Terrorism – Thoughtcrime

The Islamic ‘ minority ‘ ISIS murdering people

As you read this from the UK, and applaud the fact that, at last, someone is getting serious about online recruiting for ISIS, online organising of bombings etc, just remember that it is a two-edged sword.

How hard will it be to change the regulations to declare Tommy Robinson or Jordan Peterson or Lauren Southern or Katie Hopkins to be a terrorist if they keep spreading truth which the establishment does not want to see the light?

At the moment the 2000 Act, which this modifies, still narrowly defines terrorism as what we currently think of as ‘terrorism’. But again, this is easily changed. Quote.

It will be an offence to view terrorist material online just once ? and could incur a prison sentence of up to 15 years ? under new UK laws.

The Counter-Terrorism and Border Security Bill was granted Royal Assent yesterday, updating a previous Act and bringing new powers to law enforcement to tackle terrorism.

But a controversial inclusion was to update the offence of obtaining information “likely to be useful to a person committing or preparing an act of terrorism” so that it now covers viewing or streaming content online.

The rules as passed into law are also a tightening of proposals that had already been criticised by human rights groups and the independent reviewer of terrorism legislation, Max Hill.

Originally, the proposal had been to make it an offence for someone to view material three or more times ? but the three strikes idea has been dropped from the final Act.

The law has also increased the maximum penalty for some types of preparatory terrorism offences, including the collection of terrorist information, to 15 years’ imprisonment.

Under Section 58(1) of the 2000 Act, it was an offence to collect or make a record of information that is likely to be useful to a person committing or preparing an act of terrorism.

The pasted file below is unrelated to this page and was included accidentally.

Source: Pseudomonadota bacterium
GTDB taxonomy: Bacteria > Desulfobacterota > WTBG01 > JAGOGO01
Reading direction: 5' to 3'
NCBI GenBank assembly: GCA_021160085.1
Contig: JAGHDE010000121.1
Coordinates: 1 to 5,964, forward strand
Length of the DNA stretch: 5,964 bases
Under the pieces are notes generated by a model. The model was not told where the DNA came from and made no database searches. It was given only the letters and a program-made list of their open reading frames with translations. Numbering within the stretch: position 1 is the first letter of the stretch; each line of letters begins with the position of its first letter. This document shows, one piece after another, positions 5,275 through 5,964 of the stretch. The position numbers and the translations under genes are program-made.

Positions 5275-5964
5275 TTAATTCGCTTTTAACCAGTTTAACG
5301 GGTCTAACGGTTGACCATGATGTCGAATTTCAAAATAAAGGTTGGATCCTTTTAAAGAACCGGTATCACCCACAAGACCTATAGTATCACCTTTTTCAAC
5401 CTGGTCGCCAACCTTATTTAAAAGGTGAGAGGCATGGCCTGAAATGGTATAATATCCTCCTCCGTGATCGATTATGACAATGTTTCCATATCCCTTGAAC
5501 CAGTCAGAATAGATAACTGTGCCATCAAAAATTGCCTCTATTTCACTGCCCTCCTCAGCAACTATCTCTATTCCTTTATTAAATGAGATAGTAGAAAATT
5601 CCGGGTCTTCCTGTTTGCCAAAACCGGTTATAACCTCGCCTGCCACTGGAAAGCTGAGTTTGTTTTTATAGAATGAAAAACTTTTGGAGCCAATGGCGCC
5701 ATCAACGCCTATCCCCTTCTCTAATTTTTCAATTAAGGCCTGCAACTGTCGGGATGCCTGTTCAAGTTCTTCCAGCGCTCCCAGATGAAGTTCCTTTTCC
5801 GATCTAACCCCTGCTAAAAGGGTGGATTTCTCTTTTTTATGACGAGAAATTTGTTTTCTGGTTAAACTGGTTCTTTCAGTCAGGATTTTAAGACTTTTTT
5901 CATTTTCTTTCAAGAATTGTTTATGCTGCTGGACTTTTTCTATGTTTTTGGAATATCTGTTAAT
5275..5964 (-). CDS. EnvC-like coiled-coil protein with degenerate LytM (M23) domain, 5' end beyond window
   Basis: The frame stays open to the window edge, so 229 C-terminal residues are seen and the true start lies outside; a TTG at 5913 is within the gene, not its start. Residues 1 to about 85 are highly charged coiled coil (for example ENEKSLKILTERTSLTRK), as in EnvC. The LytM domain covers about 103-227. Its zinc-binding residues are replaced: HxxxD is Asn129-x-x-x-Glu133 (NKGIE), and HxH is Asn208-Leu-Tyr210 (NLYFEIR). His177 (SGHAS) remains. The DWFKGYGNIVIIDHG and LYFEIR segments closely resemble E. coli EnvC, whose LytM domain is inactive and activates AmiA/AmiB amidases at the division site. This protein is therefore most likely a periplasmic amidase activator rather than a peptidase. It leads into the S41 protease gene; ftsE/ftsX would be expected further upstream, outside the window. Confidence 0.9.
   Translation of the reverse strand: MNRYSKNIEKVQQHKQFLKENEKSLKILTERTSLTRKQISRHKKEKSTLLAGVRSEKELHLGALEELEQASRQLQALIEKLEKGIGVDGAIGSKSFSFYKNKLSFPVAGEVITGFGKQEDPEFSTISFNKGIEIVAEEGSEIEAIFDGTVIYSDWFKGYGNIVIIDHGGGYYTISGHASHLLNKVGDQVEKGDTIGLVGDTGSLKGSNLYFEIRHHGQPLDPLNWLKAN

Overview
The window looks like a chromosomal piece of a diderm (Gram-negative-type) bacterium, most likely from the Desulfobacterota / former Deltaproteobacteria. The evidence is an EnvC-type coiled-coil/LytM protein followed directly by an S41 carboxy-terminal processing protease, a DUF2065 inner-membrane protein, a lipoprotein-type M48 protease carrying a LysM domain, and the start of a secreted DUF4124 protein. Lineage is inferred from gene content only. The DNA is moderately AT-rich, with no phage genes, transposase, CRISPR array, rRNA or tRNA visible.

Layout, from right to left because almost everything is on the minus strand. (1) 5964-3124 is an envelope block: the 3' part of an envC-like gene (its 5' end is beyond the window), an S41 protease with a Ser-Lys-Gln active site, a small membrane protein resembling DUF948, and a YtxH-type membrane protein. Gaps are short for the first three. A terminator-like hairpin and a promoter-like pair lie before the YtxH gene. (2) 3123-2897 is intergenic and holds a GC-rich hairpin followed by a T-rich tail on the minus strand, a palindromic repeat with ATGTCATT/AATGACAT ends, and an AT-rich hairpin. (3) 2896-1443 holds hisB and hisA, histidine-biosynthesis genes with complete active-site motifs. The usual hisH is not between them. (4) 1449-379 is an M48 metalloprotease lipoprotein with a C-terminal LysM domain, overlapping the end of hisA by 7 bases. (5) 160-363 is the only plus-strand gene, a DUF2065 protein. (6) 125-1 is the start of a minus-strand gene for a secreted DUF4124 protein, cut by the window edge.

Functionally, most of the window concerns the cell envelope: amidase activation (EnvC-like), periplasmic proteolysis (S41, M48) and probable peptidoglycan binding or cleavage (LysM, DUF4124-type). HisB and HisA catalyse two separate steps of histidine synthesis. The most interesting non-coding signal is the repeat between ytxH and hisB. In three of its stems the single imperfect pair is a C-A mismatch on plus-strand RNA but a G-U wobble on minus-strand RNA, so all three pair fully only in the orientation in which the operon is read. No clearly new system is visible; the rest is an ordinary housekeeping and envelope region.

But the government argued in the impact assessment for the 2019 Act that this “would not capture a situation where a person viewed such material over the internet without obtaining a permanent access to it”, such as by streaming or viewing it online.

It said that the existing laws didn’t capture the “nuance” in “changing methods” for distribution and consumption of terrorist content ? and so added a new clause into the 2019 Act, making it an offence to “view (or otherwise access) any terrorist material online”.

This means that, technically, anyone who clicked on a link to such material could be caught by the law ? and rights groups are concerned about the potential for abuse.

In the summer, when the proposals were for multiple clicks, terrorism law reviewer Max Hill […] told the Joint Committee on Human Rights that “the mesh of the net the government is creating? is far too fine and will catch far too many people”.

He also pointed out that the offence could come with a long sentence as the draft bill also extends the maximum penalties to 15 years’ imprisonment.

Corey Stoughton of rights campaigner Liberty echoed these concerns, and said the law should not cover academics and journalists, but should also exempt people who were viewing to gain a better understanding of the issues, or did so “out of foolishness or poor judgement”.

The UN’s special rapporteur on privacy, Joseph Cannataci, has also slammed the plans, saying the rule risked “pushing a bit too much towards thought crime”.

At an event during his visit to the UK, Cannataci said “the difference between forming the intention to do something and then actually carrying out the act is still fundamental to criminal law? here you’re saying: ‘You’ve read it three times so you must be doing something wrong’.”

The government said the law still provides for the existing “reasonable excuse defence”, which includes circumstances where a person “did not know, and had no reason to believe” the material acccessed contained terrorist propaganda.

“Once a defendant has raised this defence, the burden of proof (to the criminal standard) to disprove this defence will rest with the prosecution,” the Home Office’s impact assessment said. End quote.


I trust that you did not look at the lead picture. The Rossers will be knocking on your door.